The editors of the bulletin themselves answered this change. According to the issue of the 29th of April 1981, the readers were dissatisfied with the newspaper because it became grey, trite, and they lost their own voice. The main editor wrote that the university senate gave them permission to publish a new periodical Közgáz Közlöny on the condition of avoiding articles that “need journalistic activity,” in other words, only the duplicated content could remain.
After the Polish Solidarity movement, the intensifying attacks of the communist party had an effect in the later years as well. One issue from February 1983 was about the agony of the Közgáz-klub. At this time, the political club – earlier named Polvax, now renamed Poltár – was restarted thanks to László Szentirmay. The organizers asked for the students’ help, but the initial enthusiasm did not last long. Poltár ended two years later. According to the article informing the students about its closure, László Szentirmay said that Polvax did not become a real debate forum because the students went to the programs not to argue but only to obtain information. Debates were no longer a part of everyday life. Without this, the debate club could function only as safety valve, which was against the basic principle and purpose of Polvax/Poltár.The Közgáz Közlöny mirrored the ideas and conception of the Közgáz-klub, and in this framework, Gyula Jobbágy and his ever-growing number of fellows tried to compel reform within the communist styled educational system. László Szentirmay, one of the editors and club organizers, in his interview felt that neither he nor Gyula Jobbágy were persons of the opposition. They wanted to create a genuine, independent forum representing students’ self-interest instead of the “bureaucratic and bloody-minded KISZ [Communist Youth League].” They wanted to bring about that questioning, self-conscious acts become a natural part of students’ lives. He said they belonged to the so-called “secondary movements” that stood between the official KISZ and the very small opposition groups, and which attempted to operate “within the established frameworks, though at the same time to push the envelope.”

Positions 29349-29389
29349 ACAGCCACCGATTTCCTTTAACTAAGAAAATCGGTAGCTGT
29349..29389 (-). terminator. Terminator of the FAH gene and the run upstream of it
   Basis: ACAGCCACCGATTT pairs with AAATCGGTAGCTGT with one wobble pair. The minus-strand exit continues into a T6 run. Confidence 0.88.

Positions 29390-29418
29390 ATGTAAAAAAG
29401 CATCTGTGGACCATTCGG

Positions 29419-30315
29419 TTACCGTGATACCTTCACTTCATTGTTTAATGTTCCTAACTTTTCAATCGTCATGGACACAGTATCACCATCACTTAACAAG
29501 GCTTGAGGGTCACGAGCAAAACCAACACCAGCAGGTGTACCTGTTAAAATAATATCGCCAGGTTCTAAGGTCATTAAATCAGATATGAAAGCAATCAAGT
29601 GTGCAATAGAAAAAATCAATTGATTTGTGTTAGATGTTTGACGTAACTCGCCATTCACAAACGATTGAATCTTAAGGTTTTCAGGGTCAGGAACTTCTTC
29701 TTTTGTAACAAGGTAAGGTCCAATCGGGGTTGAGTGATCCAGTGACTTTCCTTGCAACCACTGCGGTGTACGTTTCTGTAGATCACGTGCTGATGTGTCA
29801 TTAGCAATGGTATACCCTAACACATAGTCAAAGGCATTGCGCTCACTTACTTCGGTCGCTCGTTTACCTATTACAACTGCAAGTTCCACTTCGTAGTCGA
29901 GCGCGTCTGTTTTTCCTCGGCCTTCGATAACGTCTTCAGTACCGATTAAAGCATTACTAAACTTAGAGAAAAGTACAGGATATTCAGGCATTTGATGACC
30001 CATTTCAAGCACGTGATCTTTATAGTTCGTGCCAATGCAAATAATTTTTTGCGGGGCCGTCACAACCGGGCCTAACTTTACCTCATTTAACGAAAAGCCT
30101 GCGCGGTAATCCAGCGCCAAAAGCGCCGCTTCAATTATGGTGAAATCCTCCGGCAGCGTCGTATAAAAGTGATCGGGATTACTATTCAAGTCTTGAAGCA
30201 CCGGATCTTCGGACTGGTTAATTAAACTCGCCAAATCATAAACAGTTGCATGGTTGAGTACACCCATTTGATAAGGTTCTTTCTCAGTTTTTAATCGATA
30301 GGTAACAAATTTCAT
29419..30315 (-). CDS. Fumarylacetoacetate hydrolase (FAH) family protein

The periodical collection in the National Széchényi Library preserves 53 copies of the Klub Közlöny from the period between 1980 and 1987. In the archive of the former Karl Marx University Economic Sciences (MKKE), at present Corvinus University, there are a further 29 items published between 1983 and 1985. It is possible that the earlier issues are preserved by the former members.The numbers include shorter and longer texts, many drawings, and caricatures of 6 to 10-page length. The articles dealt with the life of the university; we read about the programs of jazz and film clubs, concerts, and the political debate club called Polvax (later Poltár). Some writings reflected on the reactions of the party leadership of the university concerning the students’ activities.
- publikācijas: 10-99
Darbības ģeogrāfiskais mērogs pēdējā laikā
Svarīgi notikumi kolekcijas vēsturē
- apmeklējums pēc iepriekšēja pieteikuma
- Huhák, Heléna
Pünkösti, Árpád. Szeplőtelen fogantatás - Történelmi szociográfia. Budapest: Fapadoskönyv Kiadó, 2010.
Szentirmay, László. "Polvax blog." n.d. http://polvax.blog.hu.
László, Szentirmay, interview by Huhák, Heléna, December 20, 2017. COURAGE Registry Oral History Collection